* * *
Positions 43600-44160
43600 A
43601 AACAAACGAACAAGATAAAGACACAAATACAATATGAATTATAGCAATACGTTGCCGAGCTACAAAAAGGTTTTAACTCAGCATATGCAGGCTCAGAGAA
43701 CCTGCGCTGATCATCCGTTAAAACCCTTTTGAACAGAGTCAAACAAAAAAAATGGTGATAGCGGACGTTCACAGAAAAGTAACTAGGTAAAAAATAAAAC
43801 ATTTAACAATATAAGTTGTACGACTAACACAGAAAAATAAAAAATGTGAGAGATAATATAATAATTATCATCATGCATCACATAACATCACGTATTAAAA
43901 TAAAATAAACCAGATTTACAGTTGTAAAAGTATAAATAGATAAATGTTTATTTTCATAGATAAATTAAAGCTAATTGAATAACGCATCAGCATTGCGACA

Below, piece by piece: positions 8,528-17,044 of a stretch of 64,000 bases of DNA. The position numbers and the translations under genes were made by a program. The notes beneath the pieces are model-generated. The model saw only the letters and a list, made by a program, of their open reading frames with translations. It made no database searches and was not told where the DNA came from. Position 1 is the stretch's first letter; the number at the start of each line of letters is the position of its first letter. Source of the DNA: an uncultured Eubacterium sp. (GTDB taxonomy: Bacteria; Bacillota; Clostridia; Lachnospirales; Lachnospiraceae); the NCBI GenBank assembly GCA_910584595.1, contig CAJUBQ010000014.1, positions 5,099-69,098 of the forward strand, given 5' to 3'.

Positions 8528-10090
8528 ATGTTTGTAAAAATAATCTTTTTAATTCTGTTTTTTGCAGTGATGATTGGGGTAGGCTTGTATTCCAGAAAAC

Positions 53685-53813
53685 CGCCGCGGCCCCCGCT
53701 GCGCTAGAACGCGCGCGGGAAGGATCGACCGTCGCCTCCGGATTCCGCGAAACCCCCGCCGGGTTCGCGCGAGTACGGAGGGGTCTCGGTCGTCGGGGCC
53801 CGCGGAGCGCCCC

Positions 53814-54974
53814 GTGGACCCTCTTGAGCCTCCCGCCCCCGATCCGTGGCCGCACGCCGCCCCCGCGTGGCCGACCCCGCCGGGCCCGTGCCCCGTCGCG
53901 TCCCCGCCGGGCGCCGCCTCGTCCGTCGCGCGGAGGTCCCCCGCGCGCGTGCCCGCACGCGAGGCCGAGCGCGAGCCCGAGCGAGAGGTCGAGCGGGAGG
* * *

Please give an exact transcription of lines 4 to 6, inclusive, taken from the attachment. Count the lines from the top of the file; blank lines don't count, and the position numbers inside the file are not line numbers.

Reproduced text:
43701 CCTGCGCTGATCATCCGTTAAAACCCTTTTGAACAGAGTCAAACAAAAAAAATGGTGATAGCGGACGTTCACAGAAAAGTAACTAGGTAAAAAATAAAAC
43801 ATTTAACAATATAAGTTGTACGACTAACACAGAAAAATAAAAAATGTGAGAGATAATATAATAATTATCATCATGCATCACATAACATCACGTATTAAAA
43901 TAAAATAAACCAGATTTACAGTTGTAAAAGTATAAATAGATAAATGTTTATTTTCATAGATAAATTAAAGCTAATTGAATAACGCATCAGCATTGCGACA